Practice Operations (Process)
Developing a process for how and when dashboards are reviewed and updated is critical to embedding the dashboards into the organization’s culture. An organizational understanding of individual roles and responsibilities of data and people is crucial to working in unison to effect change. Meetings should be held at a high level with key decision-makers from each department as well as with practices and practice managers.
As healthcare evolves to value-based care, organizations must have a pulse on their performance and how they are being paid by payers for related services. The first step is to understand what financial incentives your organization has from payers and the specific metrics.
Market and Service Line Knowledge
Organizations that have their fingers on the pulse of market needs and insight into where to expand service-line offerings will maintain a competitive advantage. Knowing which providers are loyal to the hospital or health system is key to identifying strengths and opportunities among services. In addition, knowing what services are sought outside of the market is crucial to determine if an opportunity exists to meet the need locally.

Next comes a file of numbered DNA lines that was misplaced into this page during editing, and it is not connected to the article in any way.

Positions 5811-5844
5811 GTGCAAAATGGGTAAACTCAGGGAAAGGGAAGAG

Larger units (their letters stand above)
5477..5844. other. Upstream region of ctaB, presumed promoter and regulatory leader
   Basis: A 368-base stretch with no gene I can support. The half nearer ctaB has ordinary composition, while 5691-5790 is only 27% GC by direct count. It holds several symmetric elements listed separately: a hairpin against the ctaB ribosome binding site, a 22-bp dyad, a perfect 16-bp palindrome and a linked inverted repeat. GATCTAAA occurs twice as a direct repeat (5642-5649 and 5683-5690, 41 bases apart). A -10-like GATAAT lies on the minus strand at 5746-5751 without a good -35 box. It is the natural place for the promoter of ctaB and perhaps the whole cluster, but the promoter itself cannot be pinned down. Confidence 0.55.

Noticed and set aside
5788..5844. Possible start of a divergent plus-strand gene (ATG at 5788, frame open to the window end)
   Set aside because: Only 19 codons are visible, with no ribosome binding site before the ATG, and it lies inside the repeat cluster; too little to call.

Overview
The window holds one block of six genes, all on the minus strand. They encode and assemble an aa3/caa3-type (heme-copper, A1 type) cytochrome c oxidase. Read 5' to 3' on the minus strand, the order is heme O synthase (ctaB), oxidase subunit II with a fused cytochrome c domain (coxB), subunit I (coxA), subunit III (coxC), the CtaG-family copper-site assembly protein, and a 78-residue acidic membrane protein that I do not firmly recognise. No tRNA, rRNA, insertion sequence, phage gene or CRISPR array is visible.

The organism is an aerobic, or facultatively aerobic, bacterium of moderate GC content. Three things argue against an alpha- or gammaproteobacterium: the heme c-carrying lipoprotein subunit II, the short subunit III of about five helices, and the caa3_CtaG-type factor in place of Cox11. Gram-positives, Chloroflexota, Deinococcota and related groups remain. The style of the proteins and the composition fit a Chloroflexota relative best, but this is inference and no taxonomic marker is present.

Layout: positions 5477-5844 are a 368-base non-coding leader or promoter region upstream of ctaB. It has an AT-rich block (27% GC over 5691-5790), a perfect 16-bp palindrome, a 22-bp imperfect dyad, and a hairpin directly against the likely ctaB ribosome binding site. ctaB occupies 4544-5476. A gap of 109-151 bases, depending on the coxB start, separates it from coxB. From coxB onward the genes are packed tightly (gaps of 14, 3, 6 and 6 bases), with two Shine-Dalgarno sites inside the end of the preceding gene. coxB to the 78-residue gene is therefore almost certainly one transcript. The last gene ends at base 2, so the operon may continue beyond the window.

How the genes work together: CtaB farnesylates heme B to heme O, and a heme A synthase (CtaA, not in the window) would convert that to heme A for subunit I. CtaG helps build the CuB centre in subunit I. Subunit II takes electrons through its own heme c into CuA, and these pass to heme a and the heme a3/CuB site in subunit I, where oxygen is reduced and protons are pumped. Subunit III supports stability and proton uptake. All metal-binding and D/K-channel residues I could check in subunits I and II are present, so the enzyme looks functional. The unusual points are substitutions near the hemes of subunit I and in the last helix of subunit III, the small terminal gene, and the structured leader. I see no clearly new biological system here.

With what frequency (weekly, monthly, and quarterly), and by whom, should dashboard metrics be reported and reviewed?
Reporting of data and metrics should be a push system where data is fed to each key group regularly. Intervals should be determined based on the specific need of each cohort. The optimal reporting mechanism for your organization can focus on accountability, rewarding improvement, and continual optimization.
Leaders should monitor metrics and review them with office management. In turn, office management should be reviewing performance with staff and providers. Aligning incentives with organizational goals will help everyone work toward uniform goals. Once initial goals are achieved, you can further improve metrics or add additional metrics to the dashboard. Evolving to a high-performance culture by continually optimizing efforts and processes creates long-term success.